Syrian peace talks begin in Geneva

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UN Special Envoy for Syria de Mistura gestures during a news conference in Geneva
United Nations Special Envoy for Syria, Staffan de Mistura gestures during a news conference at the United Nations European headquarters in Geneva, Switzerland, May 5, 2015. REUTERS/Denis Balibouse

UN announced start of Syrian peace talks between Bashar-ul-Asaad’s government and opposition in Geneva on Monday.
According to UN the peace talks had begun despite government’s attack and capture of north of Aleppo.

The government troops took hold of northern hilly side of Aleppo in a recent attack on Monday putting a key supply route used by the opposition in firing range.

The opposition was of the view that the attack was being conducted with massive Russian support despite promises of goodwill steps by Syrian government.

The rebels have said that without the halting of bombing, lifting of seizure from towns and freeing of prisoners, they would not participate in the negotiations.

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“We are here for a few days. Just to be clear, only a few days. If there (is) no progress on the ground, we are leaving … We are not here for negotiations, we are here to test the regime’s intentions,” Monzer Makhous, an official from the Syrian opposition’s High Negotiations Committee, told Reuters Television on arrival in Geneva.

The opposition High Negotiations Committee indicated it would leave Geneva unless peace moves were implemented.
Bashar al-Jaafari, head of the government delegation, said on Sunday Damascus was considering options such as ceasefires, humanitarian corridors and prisoner releases.

But he suggested they might come about as a result of the talks, not as a condition to begin them.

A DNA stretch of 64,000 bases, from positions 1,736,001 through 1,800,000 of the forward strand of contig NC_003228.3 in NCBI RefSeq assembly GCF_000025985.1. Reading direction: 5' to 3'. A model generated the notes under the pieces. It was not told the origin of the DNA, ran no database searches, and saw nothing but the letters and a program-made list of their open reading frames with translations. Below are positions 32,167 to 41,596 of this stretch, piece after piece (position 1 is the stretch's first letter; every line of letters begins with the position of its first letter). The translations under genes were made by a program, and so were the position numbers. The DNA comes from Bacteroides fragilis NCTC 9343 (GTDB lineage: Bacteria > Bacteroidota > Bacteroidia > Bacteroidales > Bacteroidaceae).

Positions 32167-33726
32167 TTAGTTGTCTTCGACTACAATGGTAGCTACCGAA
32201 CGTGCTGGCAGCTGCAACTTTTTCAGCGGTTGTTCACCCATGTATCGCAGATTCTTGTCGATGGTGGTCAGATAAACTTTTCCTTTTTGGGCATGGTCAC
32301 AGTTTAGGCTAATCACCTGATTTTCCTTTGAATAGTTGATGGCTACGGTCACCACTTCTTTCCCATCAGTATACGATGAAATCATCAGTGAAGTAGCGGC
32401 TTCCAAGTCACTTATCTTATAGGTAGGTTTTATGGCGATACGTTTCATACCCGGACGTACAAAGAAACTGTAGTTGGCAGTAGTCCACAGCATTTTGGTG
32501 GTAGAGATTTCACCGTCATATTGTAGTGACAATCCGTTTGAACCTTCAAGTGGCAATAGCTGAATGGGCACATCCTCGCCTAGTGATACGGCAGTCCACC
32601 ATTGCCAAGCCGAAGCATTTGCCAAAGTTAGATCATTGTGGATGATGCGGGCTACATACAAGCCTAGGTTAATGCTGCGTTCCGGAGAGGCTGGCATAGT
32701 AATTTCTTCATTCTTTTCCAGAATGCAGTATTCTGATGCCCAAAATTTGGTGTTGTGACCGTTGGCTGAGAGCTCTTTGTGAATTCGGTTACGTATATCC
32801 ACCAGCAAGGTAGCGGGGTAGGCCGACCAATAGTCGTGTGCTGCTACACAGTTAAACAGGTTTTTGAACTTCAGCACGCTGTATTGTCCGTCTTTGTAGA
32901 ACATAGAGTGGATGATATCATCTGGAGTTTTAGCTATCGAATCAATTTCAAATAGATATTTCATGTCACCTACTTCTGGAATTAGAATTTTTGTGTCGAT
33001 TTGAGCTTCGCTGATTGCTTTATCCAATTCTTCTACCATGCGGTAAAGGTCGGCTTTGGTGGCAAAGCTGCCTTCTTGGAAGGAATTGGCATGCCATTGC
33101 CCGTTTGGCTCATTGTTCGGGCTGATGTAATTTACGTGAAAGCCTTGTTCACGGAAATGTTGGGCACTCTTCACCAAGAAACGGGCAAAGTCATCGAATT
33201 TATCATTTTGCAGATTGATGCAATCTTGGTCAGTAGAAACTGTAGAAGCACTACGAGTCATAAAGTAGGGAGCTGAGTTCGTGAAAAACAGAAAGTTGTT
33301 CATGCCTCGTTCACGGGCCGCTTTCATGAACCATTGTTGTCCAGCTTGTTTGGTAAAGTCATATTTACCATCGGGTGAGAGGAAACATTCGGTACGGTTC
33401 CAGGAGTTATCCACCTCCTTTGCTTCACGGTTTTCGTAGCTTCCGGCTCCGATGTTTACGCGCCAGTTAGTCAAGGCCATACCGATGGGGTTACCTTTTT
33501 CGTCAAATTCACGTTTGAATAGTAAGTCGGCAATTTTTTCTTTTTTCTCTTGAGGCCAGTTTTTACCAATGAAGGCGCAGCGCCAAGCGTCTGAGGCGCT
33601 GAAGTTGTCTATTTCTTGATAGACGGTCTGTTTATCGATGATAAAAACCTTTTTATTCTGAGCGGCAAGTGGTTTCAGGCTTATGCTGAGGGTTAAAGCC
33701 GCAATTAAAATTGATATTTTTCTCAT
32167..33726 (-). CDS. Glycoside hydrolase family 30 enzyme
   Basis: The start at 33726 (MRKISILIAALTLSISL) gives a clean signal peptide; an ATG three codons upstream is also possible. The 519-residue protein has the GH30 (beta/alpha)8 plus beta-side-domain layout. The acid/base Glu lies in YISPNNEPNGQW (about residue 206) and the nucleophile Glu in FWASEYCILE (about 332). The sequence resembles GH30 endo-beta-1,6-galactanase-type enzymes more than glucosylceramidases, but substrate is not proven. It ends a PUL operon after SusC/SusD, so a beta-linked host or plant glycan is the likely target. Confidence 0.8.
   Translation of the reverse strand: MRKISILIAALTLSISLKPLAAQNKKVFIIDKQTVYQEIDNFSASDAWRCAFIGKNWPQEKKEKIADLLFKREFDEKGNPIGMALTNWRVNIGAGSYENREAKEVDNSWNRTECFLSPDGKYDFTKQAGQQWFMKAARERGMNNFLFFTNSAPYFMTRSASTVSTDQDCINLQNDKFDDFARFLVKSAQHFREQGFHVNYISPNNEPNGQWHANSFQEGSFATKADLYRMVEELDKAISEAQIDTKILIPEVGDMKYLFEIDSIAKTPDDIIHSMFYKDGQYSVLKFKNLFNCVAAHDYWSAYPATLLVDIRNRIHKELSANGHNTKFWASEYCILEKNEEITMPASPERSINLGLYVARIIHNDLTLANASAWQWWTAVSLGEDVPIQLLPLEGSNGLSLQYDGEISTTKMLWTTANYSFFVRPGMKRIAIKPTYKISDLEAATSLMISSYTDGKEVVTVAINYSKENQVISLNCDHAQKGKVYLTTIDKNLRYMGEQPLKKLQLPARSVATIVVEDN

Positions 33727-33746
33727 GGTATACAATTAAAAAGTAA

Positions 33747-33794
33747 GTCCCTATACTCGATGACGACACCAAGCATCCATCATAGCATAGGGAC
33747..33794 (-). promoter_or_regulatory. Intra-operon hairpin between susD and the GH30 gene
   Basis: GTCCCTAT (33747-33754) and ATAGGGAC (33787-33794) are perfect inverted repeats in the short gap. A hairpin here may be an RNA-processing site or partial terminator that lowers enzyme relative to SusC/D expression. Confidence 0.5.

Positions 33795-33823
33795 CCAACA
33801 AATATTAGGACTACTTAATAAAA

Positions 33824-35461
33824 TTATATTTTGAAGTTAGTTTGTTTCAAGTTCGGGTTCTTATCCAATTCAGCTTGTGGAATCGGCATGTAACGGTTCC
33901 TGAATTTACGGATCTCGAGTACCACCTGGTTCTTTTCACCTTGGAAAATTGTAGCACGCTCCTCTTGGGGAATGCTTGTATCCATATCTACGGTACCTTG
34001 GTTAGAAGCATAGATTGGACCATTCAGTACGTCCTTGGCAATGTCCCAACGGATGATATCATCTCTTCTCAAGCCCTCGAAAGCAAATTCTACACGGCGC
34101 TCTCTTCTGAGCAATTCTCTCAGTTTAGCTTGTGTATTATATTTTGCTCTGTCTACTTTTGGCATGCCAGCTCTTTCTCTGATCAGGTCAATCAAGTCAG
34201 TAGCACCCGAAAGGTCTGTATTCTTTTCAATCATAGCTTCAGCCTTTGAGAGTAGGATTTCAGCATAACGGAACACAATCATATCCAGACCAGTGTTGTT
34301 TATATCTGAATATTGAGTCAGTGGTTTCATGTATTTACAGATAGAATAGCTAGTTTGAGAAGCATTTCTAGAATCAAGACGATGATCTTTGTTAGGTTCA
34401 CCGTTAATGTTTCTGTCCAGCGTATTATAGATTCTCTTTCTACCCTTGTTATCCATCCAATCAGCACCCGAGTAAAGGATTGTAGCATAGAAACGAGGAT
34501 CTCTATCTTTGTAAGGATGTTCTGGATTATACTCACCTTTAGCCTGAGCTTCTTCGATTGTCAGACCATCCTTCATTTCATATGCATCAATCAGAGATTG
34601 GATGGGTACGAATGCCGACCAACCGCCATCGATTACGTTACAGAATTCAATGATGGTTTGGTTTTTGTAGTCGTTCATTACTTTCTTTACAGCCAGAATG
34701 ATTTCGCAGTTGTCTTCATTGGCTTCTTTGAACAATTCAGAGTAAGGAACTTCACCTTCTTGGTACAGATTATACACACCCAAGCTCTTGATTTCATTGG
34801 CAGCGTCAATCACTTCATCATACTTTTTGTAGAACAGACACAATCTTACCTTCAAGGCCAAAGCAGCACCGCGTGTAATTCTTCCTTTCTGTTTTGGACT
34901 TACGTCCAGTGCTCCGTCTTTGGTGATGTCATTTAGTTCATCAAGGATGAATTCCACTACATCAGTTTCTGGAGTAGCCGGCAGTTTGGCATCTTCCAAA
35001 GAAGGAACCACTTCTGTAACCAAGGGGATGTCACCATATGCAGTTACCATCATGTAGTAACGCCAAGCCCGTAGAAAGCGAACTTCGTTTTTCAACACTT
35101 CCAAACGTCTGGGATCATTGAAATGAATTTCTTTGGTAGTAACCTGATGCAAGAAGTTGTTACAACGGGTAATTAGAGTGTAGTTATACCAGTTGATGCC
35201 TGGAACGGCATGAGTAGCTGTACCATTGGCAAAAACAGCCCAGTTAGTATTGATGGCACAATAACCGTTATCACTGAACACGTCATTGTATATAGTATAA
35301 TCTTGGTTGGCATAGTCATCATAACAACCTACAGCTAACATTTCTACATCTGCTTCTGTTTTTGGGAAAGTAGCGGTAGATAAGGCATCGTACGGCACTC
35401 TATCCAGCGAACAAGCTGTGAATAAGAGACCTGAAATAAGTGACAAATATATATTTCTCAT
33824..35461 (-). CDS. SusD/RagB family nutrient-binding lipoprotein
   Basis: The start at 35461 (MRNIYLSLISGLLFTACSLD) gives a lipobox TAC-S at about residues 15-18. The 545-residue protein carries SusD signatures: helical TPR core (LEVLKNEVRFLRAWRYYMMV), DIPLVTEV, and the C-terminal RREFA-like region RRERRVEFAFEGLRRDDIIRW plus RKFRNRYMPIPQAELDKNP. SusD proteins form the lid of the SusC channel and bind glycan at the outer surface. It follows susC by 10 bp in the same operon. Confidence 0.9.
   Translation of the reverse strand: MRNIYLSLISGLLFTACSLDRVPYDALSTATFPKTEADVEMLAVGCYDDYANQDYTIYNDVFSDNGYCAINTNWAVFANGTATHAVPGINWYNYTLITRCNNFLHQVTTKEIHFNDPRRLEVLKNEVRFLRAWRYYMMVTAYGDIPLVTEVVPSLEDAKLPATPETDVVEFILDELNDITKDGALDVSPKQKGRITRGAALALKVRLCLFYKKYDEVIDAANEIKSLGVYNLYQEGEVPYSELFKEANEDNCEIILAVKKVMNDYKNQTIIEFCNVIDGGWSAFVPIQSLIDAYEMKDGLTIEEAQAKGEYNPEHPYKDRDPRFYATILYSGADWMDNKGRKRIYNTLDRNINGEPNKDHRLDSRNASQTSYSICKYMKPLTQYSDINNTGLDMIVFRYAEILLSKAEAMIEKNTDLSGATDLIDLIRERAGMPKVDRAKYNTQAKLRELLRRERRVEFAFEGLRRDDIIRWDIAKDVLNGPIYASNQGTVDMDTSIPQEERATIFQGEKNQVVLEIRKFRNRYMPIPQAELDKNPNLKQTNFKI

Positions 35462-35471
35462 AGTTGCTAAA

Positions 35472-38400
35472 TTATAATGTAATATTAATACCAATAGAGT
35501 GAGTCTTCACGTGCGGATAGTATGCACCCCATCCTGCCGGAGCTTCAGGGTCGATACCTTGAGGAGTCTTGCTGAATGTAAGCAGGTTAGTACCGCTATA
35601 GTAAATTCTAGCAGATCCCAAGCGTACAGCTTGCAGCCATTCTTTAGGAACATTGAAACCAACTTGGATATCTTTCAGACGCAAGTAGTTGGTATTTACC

Still, the opposition met with the UN envoy for two hours in Geneva who said that the session marked the official start of the peace talks.

The Syrian people deserved to see improvements on the ground and the opposition had a “strong point” in demanding goodwill steps, he said.

World powers, he said, should immediately begin talks on how to enforce a ceasefire: “There was a message … that
when the Geneva talks actually start, in parallel there should be the beginning of a serious discussion about ceasefires.”

The United Nations said on Monday the Syrian government had approved “in principle” a UN request for aid deliveries to the town of Madaya, under siege from government forces, as well as the towns of al-Foua and Kefraya, beset by insurgents. No date was given for aid shipments.

Opposition delegate Farrah Atassi said government forces were escalating their military campaign, making it hard to justify the opposition’s presence in Geneva.

In a previous statement, the UN envoy, Steffan de Mistura had said that the talks “cannot fail”. The Syrian crises has killed at least 250,000 people and forced 10 million from their homes up till now.